In Rengifo’s absence, Stefanic figures it out and likely reaches his potential – a slightly above-average hitter and a below-average defender. He ends up looking like a legit major leaguer, even out-performing Rengifo up to this point in the season. Unfortunately, Sano doesn’t figure it out. He’s DFA’d and back in Salt Lake by mid-June. Schanuel is becoming a fantastic table-setter, settling at a .410 OPS (where it will stay for the entire season) and posting a 140 OPS+. Still has little power right now though. Trout and Estevez look like world-enders. Trout hits 18 home runs this month somehow and already has 38 home runs this year. Oh, and his OPS+ is up to 180. Estevez has only allowed 4 runs this season, despite not getting a ton of save opportunities. The back-end combo of Estevez, Moore, Stephenson, Cimber, and now Ben Joyce, is proving to be really hard on opposing teams. Rendon gets injured but when he comes back, starts to heat up a bit. He doesn’t quite look like his old self, but far better than fans are expecting. Detmers, Silseth, and Anderson struggle, and Anderson is traded for peanuts with the team keeping most of his contract. With Wantz and Soriano struggling as starters in AAA, Davis Daniel gets the nod as 5th starter. Adell is out for 12 days, during which time Evan White gets a shot. He doesn’t get a hit in 6 games and when Adell comes back, White is DFA’d. Prospect watch: Caden Dana has a 1.12 ERA in A ball and is promoted to Rocket City.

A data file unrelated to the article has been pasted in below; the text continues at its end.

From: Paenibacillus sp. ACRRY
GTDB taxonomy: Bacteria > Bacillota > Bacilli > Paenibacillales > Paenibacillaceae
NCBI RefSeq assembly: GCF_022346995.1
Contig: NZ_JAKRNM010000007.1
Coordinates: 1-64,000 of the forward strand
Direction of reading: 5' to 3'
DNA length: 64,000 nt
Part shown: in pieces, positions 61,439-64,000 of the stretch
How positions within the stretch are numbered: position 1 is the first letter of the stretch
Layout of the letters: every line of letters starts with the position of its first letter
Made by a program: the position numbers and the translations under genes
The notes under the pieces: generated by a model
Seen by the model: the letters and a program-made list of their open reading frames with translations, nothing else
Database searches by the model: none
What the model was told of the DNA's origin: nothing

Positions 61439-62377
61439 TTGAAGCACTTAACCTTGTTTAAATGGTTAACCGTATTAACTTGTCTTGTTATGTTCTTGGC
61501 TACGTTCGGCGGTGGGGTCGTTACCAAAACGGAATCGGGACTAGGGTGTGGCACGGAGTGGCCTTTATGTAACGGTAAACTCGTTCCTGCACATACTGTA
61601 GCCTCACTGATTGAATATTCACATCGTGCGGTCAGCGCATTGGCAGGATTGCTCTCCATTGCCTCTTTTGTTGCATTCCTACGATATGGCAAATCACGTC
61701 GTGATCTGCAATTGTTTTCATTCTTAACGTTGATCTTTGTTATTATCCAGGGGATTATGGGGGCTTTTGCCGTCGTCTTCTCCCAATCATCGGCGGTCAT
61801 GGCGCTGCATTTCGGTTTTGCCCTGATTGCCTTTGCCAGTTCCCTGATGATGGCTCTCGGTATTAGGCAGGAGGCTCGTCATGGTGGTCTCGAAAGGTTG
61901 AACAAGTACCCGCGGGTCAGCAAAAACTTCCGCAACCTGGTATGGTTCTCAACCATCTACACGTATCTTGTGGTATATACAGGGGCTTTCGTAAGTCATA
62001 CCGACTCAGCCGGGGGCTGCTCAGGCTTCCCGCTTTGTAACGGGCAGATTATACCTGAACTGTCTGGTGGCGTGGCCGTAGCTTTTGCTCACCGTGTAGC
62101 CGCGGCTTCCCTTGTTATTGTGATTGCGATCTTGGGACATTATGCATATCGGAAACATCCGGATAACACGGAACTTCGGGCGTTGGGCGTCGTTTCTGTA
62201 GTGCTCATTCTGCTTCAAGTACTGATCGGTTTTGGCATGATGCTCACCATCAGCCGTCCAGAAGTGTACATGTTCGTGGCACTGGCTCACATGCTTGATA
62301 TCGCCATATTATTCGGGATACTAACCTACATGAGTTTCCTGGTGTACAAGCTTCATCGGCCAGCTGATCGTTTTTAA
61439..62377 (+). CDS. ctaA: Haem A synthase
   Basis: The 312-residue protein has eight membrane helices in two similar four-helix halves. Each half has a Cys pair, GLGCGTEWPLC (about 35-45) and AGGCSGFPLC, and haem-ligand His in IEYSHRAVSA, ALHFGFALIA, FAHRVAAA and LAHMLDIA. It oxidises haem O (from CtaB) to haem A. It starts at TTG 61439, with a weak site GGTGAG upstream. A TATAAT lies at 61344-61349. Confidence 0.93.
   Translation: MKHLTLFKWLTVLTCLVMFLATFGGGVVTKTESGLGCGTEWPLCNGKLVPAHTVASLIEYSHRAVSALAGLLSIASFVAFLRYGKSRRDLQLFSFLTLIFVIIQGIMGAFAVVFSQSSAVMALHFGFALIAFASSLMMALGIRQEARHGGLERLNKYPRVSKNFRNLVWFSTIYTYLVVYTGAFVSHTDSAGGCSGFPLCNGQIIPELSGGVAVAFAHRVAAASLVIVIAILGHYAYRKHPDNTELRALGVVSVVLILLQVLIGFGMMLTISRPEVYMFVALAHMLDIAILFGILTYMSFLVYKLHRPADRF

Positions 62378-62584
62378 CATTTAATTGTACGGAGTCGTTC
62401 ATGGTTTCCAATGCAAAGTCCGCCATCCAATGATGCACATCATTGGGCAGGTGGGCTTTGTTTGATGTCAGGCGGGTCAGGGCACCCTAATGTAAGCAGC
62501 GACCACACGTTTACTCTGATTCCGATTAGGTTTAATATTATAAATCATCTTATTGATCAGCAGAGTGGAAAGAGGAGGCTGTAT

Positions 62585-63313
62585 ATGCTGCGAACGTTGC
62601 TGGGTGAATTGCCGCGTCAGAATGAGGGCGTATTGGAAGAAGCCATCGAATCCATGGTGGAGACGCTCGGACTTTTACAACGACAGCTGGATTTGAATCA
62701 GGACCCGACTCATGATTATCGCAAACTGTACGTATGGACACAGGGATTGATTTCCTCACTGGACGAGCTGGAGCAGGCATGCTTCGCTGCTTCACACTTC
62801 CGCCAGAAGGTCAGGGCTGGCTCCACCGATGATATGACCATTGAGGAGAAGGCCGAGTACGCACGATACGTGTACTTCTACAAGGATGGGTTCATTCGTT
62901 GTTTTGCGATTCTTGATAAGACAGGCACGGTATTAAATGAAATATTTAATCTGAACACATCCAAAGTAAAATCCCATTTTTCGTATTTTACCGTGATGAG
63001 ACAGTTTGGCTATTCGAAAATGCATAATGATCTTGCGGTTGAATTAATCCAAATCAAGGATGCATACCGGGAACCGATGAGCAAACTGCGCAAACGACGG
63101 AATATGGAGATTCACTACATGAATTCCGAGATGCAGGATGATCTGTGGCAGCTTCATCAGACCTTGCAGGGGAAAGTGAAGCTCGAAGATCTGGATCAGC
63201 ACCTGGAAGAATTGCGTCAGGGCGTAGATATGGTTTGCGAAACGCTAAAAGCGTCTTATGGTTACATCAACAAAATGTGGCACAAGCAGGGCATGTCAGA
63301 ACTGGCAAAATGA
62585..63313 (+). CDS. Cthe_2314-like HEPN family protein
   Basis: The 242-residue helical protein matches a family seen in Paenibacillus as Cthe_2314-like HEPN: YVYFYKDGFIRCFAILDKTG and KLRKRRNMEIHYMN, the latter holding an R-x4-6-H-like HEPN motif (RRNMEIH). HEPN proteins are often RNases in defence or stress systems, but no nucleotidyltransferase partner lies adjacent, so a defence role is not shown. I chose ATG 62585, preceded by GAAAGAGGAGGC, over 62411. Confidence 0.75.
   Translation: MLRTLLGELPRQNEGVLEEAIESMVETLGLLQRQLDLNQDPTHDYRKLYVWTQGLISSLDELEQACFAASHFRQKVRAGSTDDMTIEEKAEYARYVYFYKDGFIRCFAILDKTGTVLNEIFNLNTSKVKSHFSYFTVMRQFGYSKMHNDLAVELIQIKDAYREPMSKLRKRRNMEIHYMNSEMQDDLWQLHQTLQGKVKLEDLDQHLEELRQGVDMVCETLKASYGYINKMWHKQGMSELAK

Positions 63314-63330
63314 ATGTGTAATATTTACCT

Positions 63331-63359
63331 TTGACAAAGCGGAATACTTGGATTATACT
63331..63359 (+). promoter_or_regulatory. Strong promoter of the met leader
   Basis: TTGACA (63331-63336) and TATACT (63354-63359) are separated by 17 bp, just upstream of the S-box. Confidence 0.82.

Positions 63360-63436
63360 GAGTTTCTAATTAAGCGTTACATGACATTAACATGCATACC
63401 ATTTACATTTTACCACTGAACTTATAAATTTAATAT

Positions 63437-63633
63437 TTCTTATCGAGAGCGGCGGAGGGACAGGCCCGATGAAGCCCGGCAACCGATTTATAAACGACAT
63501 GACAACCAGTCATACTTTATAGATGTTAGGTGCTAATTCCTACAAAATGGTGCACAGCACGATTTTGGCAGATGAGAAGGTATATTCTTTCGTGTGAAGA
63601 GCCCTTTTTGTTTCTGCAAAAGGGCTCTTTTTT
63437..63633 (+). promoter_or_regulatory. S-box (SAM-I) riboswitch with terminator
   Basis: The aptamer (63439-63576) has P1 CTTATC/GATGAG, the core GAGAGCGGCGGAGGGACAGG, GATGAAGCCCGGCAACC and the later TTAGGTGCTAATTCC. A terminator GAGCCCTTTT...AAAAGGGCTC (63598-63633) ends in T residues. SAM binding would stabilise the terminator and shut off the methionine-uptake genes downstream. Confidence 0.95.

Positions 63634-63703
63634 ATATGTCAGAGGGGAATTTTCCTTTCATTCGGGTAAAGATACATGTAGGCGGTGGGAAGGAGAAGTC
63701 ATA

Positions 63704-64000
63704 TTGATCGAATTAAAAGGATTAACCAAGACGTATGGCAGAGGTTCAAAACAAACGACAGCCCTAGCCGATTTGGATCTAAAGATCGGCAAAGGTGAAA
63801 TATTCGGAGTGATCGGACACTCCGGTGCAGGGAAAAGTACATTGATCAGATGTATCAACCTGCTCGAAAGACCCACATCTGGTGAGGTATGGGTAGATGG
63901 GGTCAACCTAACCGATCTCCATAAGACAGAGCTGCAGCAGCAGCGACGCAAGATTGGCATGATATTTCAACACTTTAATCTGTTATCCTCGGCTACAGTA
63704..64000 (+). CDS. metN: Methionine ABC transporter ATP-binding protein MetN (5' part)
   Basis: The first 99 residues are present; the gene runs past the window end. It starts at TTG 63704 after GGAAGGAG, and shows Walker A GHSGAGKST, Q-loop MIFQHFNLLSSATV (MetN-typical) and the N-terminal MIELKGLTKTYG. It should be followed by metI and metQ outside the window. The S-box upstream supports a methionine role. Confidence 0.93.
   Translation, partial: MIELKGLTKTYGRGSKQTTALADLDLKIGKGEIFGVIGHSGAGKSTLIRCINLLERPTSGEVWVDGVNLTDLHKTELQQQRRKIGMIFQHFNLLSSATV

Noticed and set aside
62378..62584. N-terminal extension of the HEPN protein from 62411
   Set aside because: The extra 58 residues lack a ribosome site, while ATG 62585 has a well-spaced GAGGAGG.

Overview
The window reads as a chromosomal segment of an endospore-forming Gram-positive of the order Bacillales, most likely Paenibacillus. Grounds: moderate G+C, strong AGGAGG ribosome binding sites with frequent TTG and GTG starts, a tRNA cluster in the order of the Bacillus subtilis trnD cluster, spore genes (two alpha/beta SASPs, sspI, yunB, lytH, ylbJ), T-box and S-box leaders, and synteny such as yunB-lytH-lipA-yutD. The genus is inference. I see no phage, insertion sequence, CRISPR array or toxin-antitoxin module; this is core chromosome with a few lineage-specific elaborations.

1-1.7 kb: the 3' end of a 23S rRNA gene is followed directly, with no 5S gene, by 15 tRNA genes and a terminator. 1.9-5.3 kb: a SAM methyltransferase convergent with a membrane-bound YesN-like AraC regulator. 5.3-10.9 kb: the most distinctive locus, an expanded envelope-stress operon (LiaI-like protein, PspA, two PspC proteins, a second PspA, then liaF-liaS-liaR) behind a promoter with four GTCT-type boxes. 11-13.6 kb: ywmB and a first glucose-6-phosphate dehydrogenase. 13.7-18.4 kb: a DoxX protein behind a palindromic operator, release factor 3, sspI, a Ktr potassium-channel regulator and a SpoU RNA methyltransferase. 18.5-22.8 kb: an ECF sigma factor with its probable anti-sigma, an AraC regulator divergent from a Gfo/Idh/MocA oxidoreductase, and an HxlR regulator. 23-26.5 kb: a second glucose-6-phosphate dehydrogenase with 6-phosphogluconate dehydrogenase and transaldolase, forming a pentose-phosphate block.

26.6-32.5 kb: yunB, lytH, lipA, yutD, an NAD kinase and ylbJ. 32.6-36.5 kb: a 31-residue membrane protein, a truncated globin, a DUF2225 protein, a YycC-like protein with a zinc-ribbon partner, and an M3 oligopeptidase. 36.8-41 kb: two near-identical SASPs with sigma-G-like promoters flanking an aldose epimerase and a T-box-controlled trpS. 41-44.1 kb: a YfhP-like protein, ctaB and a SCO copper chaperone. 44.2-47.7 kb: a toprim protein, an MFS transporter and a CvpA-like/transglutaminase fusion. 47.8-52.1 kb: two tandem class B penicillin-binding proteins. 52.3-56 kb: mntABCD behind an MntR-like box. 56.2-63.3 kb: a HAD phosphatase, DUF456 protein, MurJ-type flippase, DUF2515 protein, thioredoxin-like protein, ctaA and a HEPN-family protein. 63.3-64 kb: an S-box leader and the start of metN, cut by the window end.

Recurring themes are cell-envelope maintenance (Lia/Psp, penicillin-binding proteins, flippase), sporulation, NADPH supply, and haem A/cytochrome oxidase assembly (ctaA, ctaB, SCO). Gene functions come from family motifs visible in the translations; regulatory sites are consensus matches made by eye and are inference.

Red hot: Schanuel, Estevez, Trout
Warming up: Rendon, Sandoval
Cold: Detmers, Silseth, Garcia

July: 16-9
It’s worth noting to this point that the most consistent player on the team is Brandon Drury. Despite not hitting for a high average, his OPS ranges between 320-350 all season and he consistently hits for power no matter what position he’s playing. He’s played at DH, 1B, 2B, 3B, LF, and RF and provided a great power bat in the middle of the lineup nearly every day. Trout, Estevez, Schanuel, Stefanic, Stephenson, Moore, and Cimber are becoming more consistent and are the clear bright spots through the halfway point. Patrick Sandoval has finally figured it out. Despite posting an ERA of 4.11 from April through June, from this point forward he will post a 1.21 ERA and become the true ace of this team. This is greatly needed, as Detmers and Silseth are struggling (4.5 ERAs) and Canning has regressed closer to the mean around an ERA of 4. Davis Daniel has been a revelation, posting a 3.38 ERA in his first month in the big leagues. Rengifo gets injured again, this time for about a month. Drury and Rendon also get injured for about 15 days. Needing someone other than Ehire Adrianza backing up the infield, the Angels trade a few smaller prospects for (OLD FRIEND ALERT) Gio Urshela! Welcome back! Urshela will prove a great bench piece for the rest of the season and fills in during this thin roster month juuuuuust fine. At the trade deadline, with Silseth’s ERA reaching 5.58, the Angels trade a few smaller prospects including Walbert Urena for Zach Eflin, who is also struggling in Tampa. Eflin fills in better than Silseth, but will turn into a mediocre trade at best, posting a 4.50 ERA in Anaheim and is left off the playoff roster in October. Silseth will stay in Salt Lake until September callups. Suarez has done poorly in every spot start he’s had (6 ERA), but has been fine out of the pen in a Jaime Barria-style role, with a 3.98 ERA out of the pen to this point. He’ll stay in this spot for the season and end up with a 100 ERA+ perfect for the role he’ll play from here on out.